Hello, Fred! Good to have you stopping by.
f.Channell wrote:If you put a soccer ball in front of most of my young students they would naturally use the hip and kick with great power.
Bingo! This is a point I make about kids (myself included) who grow up on baseball. The reason for this is because of the automatic feedback. When you kick a soccer ball or throw a baseball with good mechanics, it goes far and/or fast, depending on what matters. If you don't, it won't. The ball will not lie to you the way we can deceive ourselves when crushing air molecules in our kata or technique drills.
Then when you actually analyze movement of professionals in these sports, you see them naturally displaying all the principles we try to teach in martial arts, such as sequential summation of movement. It's all the same, only we try to make it smaller/faster in martial arts.
f.Channell wrote:The way the kick is taught for form takes away this natural sequential movement and replaces it with unsequential mechanics that must be closely followed.
I would preface that by saying that the USUAL way the kick is taught. Not everyone teaches this way, Fred. I certainly don't. But you are correct in that the "vanilla" kicking template for most dojos results in a kick without caffeine. If the core mechanics aren't there, the power will be insignificant.
f.Channell wrote:My way of dealing with this is to have them spend a lot of time kicking the heavy bag where the proof is in the pudding.
You're inserting a feedback loop. And that's a good thing.
f.Channell wrote: But if a lot of seniors saw them kick in their kata they may take issue with their kicking more naturally.
I'm not sure any teacher would be so stupid as to correct someone for "kicking more naturally." That may be the net of the "over-teaching" that happens in many dojos, but it certainly isn't their mindset.
It DOES help to critique. Just because you can kick a bag hard/far doesn't mean you have a kick which can be used. There's also the issue of the technique getting on a real human target. In that case factors like being able to hide your intent (so your leg won't get grabbed), not losing your balance (so you can continue), and having a fast start-to-completion time come into play.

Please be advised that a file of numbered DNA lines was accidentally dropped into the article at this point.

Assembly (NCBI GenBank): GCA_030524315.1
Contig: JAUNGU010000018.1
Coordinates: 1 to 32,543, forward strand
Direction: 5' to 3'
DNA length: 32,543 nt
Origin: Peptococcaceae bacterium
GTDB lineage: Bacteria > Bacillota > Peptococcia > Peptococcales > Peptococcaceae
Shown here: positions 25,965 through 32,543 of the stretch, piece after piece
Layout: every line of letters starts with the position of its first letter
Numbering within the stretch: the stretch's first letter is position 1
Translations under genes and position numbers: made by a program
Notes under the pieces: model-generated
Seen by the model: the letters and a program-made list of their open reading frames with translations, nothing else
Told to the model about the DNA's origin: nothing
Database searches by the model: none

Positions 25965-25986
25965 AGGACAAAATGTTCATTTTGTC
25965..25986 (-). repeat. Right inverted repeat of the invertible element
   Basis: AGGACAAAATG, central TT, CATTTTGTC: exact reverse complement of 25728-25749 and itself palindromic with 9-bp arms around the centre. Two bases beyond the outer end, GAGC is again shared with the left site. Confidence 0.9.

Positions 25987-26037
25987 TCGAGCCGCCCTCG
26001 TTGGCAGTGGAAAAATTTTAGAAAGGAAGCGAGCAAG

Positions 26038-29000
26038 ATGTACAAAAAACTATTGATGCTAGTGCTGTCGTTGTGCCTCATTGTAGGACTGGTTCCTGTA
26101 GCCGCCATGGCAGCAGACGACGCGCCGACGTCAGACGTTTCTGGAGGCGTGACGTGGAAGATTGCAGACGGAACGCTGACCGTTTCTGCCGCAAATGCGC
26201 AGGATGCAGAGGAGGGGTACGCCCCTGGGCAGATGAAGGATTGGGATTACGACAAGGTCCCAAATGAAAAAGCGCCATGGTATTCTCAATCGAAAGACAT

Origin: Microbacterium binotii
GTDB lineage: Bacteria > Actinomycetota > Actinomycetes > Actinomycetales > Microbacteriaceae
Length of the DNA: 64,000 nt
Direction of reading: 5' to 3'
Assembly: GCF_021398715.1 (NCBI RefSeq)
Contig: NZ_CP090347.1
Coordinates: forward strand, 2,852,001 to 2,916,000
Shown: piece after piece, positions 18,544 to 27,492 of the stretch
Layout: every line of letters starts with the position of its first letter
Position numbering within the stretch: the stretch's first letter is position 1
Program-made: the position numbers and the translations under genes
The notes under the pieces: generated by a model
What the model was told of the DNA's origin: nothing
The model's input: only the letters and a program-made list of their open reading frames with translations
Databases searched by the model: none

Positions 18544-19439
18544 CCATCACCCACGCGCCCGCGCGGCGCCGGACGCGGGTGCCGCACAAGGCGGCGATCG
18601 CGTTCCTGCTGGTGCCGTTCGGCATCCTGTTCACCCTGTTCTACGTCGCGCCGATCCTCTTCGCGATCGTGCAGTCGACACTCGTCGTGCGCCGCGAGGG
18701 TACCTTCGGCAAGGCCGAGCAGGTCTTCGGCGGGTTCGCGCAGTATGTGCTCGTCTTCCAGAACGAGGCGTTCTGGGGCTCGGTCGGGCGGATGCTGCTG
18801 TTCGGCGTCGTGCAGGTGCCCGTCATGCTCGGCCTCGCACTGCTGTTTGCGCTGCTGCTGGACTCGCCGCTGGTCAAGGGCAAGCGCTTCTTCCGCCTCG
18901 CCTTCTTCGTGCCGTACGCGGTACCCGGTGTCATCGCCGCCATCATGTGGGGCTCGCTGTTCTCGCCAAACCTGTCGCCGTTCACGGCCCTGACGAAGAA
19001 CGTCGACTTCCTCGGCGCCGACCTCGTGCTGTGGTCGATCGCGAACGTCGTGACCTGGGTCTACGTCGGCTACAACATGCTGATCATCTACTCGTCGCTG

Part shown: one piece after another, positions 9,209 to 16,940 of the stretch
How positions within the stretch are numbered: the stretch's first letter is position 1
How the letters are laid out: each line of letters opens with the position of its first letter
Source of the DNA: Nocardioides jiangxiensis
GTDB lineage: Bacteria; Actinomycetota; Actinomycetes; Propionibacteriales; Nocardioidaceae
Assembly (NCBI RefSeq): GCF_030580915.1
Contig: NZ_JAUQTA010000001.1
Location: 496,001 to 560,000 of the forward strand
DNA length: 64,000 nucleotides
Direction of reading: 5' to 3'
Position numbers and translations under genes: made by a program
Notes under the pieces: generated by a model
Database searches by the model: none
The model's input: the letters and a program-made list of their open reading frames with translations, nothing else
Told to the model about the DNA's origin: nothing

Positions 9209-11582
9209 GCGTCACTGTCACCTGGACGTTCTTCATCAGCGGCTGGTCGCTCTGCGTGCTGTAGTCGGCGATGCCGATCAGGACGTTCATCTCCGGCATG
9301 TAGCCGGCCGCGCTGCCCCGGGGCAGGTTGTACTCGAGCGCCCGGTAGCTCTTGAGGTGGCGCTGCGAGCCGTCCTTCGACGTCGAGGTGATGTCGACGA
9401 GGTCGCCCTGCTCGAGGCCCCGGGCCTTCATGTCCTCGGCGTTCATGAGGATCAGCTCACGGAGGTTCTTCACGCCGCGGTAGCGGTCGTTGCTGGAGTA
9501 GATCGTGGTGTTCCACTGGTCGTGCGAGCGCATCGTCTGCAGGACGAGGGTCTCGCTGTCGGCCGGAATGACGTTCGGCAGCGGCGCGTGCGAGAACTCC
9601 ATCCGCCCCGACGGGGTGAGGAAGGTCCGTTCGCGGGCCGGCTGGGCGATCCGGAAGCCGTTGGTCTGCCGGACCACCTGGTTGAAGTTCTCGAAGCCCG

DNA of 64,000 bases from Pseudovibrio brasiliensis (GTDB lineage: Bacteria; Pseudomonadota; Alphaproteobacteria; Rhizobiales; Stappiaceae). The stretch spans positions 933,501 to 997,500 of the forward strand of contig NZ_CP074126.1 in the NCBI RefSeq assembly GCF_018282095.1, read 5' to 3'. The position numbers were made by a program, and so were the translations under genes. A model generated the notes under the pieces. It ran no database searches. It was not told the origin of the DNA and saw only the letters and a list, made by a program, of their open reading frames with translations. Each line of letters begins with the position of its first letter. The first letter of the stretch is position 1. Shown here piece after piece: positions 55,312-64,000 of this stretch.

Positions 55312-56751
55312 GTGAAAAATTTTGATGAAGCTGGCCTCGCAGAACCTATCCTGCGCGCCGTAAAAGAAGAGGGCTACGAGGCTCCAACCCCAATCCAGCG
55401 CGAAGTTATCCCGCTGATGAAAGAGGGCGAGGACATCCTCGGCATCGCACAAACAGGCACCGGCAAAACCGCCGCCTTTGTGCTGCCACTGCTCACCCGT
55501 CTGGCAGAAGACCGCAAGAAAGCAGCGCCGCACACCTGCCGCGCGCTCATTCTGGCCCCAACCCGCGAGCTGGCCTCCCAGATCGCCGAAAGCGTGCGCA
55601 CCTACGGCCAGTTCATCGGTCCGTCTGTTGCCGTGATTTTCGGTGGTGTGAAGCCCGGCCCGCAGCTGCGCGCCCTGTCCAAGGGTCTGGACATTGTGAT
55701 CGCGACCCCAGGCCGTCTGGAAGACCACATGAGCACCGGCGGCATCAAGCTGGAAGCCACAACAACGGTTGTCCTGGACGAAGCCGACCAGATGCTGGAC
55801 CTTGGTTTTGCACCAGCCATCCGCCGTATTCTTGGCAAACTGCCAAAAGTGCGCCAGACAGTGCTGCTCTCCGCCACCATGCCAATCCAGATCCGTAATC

f.Channell wrote:I think a good front kick can not only injure an opponent but can be used to crush through their defenses and enter the striking zone.
The Uechi shomen geri and Muay Thai roundhouse are classic examples of this. Both stylists are well conditioned. Both aren't afraid to have shin bone hit forearm bone. (I accidentally broke someone's arm one day who did a gedan barai against my shomen geri. It wasn't intentional and I felt badly about it. But it was eye-opening.)
f.Channell wrote:This is why the machine that measured striking power was so popular last year at sensei Mattson's camp.
This is a very useful teacher - up to a point. That device measured total power, but didn't measure pressure. Pressure is force per unit area. Remember that one thing which makes our style unique is being able to concentrate energy on a point. It's why we have techniques like the toe kick, one knucle punch, etc.
But point well taken (no pun intended...).